Friday, May 15, 2020

Friday Funnies

The longer this COVID-19 stay in place crap goes on, the less this seems like a joke...especially when you have a germaphobe in the house who goes through more toilet paper in a day than the other 3 of us go throw in a week. 

The Queen is alive and well. I promise.

This is why I don't wear red shirts.

Yep, pretty much nailed that one.

He has no idea where he is going, but he will get there VERY fast with those twin turbos. 

That pretty much sums it up right there. 

Thursday, May 14, 2020

Further Adventures in Auto Repair

Free time has been at a premium since we last checked in with Daddy Hawk. Even with the COVID-19 stay in place orders (which are slowly being relaxed here in North Texas), there is always something that  needs doing and many projects in the queue that need attention not the least of which is overdue repairs on both vehicles. 

The Queen's chariot is long overdue for a new driver's seat cover which has been worn through over the years by too many butts sliding across it. One was ordered and has arrived awaiting my time and attention. It's not an easy fix, but it is doable with a minimum of cursing and blood. Pro tip: if you have leather seats, sit into them as opposed to sliding into them if at all possible. I will try to document the process of replacing the seat cover here if I remember to take pictures. 

The Queen's chariot is also in need of a new power steering cooler as the existing one (which Ford conveniently included as one part with the A/C condenser) took a shot from an unknown object (or just let go over time) and is drooling power steering fluid like a St. Bernard with a mouthful of Novacaine. Having done the radiator a while back, I know what I'm in for which is why that can has been kicked down the road a time or two. It's a full day of disassembling the front end, draining fluids, cursing, threatening, begging, praying and generally trying to avoid insanity. The shop quoted $385 in labor to do it for me.  So, I'll be sucking it up and getting my hands dirty with that one soonish.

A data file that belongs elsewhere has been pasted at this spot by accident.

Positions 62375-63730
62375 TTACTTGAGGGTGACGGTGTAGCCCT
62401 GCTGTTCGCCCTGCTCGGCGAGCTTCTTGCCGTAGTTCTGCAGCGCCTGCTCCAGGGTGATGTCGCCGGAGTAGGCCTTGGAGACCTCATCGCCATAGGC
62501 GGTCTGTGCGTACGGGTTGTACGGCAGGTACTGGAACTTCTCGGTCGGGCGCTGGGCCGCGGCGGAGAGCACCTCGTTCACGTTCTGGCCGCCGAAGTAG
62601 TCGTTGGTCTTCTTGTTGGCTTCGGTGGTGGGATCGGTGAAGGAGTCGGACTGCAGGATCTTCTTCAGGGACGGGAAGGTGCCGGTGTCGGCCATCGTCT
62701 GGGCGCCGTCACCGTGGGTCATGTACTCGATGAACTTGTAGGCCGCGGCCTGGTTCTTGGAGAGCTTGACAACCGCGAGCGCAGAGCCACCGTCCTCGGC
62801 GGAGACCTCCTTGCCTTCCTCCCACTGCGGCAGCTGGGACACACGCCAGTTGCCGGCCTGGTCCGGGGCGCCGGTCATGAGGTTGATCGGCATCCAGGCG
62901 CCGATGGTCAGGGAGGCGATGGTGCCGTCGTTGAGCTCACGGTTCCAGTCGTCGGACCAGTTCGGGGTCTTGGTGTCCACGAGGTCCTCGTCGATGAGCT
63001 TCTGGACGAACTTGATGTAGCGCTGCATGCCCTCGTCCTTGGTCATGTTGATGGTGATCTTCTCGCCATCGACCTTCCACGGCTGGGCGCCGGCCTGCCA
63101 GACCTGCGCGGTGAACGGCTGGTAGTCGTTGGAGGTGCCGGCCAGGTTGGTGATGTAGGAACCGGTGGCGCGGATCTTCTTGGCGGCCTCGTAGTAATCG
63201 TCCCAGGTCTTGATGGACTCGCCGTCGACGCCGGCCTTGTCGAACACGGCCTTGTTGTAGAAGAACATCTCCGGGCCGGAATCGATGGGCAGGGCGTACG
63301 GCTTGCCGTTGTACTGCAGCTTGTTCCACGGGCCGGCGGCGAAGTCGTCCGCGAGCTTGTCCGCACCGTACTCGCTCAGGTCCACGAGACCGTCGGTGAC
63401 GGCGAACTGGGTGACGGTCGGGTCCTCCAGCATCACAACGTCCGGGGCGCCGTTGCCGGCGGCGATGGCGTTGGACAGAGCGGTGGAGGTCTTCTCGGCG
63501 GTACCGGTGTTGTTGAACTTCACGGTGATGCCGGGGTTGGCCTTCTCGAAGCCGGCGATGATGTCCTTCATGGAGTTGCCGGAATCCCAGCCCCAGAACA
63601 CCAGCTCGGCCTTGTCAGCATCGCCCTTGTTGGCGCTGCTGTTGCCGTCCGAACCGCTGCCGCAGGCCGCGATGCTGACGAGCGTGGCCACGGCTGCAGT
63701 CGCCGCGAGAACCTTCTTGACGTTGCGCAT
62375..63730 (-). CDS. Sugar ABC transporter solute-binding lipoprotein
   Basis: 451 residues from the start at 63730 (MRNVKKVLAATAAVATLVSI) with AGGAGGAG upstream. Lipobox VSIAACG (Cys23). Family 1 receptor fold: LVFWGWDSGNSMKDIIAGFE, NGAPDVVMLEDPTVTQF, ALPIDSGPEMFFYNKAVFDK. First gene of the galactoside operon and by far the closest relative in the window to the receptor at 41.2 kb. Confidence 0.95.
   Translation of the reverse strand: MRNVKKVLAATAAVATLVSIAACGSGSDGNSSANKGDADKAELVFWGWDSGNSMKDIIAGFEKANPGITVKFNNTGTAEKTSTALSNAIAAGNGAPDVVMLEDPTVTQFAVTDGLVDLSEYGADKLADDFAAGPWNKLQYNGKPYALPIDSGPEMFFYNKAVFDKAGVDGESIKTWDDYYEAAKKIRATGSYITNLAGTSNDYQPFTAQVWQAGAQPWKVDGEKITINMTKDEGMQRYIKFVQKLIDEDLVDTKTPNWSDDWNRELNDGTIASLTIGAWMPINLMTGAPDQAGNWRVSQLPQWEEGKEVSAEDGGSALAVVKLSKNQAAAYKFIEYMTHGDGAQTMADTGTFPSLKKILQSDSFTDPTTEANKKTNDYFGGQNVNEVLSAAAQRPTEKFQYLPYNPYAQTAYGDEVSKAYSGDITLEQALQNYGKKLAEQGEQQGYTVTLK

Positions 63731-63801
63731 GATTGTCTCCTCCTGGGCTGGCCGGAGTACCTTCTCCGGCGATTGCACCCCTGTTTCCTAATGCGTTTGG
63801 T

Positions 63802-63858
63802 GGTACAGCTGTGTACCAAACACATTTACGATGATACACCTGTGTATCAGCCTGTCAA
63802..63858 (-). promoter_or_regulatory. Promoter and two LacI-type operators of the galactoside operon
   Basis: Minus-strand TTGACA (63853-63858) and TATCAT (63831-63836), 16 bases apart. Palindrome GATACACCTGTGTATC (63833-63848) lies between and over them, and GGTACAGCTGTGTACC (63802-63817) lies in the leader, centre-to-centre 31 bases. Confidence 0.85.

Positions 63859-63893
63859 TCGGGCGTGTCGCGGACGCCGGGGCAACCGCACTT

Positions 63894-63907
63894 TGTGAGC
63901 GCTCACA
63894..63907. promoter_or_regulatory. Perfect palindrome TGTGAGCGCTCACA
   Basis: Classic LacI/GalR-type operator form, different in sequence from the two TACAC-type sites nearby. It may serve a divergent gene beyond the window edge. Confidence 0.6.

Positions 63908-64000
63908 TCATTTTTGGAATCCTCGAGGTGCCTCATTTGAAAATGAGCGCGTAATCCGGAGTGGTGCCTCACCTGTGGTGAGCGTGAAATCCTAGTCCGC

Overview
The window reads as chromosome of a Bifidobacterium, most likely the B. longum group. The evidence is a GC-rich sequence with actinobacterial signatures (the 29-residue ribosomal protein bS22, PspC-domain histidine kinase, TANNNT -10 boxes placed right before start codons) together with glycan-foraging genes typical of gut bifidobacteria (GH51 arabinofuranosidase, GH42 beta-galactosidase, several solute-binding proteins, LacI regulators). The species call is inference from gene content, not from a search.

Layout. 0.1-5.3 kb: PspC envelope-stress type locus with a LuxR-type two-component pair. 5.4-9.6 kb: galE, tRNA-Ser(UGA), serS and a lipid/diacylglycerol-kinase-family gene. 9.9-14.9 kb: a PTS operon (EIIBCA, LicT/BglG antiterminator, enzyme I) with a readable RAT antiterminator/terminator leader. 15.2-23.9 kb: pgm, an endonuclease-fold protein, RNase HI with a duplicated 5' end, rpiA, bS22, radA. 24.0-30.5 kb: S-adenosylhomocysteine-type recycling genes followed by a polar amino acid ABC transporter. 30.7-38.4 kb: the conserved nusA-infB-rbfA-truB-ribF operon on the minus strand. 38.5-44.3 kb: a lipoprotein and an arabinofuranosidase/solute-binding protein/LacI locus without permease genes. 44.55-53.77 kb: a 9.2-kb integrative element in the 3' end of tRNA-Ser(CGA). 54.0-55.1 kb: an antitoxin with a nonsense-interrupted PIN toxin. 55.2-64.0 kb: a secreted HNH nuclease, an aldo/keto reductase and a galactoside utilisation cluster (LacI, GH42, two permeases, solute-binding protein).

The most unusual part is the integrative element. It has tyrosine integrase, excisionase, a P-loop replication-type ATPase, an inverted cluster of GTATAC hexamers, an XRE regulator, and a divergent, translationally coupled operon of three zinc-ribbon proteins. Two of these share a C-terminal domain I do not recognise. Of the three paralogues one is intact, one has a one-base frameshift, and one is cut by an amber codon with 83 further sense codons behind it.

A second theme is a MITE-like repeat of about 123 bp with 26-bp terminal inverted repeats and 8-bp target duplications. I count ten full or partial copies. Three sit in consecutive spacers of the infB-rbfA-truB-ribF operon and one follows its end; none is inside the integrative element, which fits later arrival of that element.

The Queen's chariot is not done with me yet. While I'm throwing wrenches at the power steering cooler / AC condenser, I have to go chasing a radiator fluid leak. I'm hoping it's just a loose clamp. I can't see any evidence that there is a more serious problem, but one never knows when you are talking about a motor with over 260,000 miles on it. Never let it be said I don't get my money's worth out of my vehicles.  

That leaves the project F150. I just replaced the radiator which had a hairline crack and was at least partially responsible for my coolant leak and overheating issues there. I suspect it has a leaking head gasket and will be testing that soon. It also sprouted a transmission fluid leak which I suspect is coming from an overtightened pan gasket. I just need a dry afternoon to get under there with a torque wrench and verify that. I have a replacement gasket for it if necessary. While I was crawling around under it a couple of weeks ago, I also noticed this:

I'm 85% sure that wasn't like that when I put the bed back on after replacing fuel pumps, but I'm also 100% sure it was hanging by a thread because it's always had a more or less straight pipe sound. I've  got a quote from the local muffler shop that I like which will be done after it's road tested. 

Way down the list for this truck is a rebuilt engine. I'm going to stick with the stock 302/5.0L block, but I'm hoping to tweak a little more horsepower and torque out of it in the process. Discussions will need to be had with my cousin the mechanic before deciding which way to go. I'd really like to ditch the automatic transmission and swap in a 5 speed manual, but that's just crazy talk....which means I'm seriously researching how to make it happen. 

This, of course, means I need to invest in more tools. What a shame.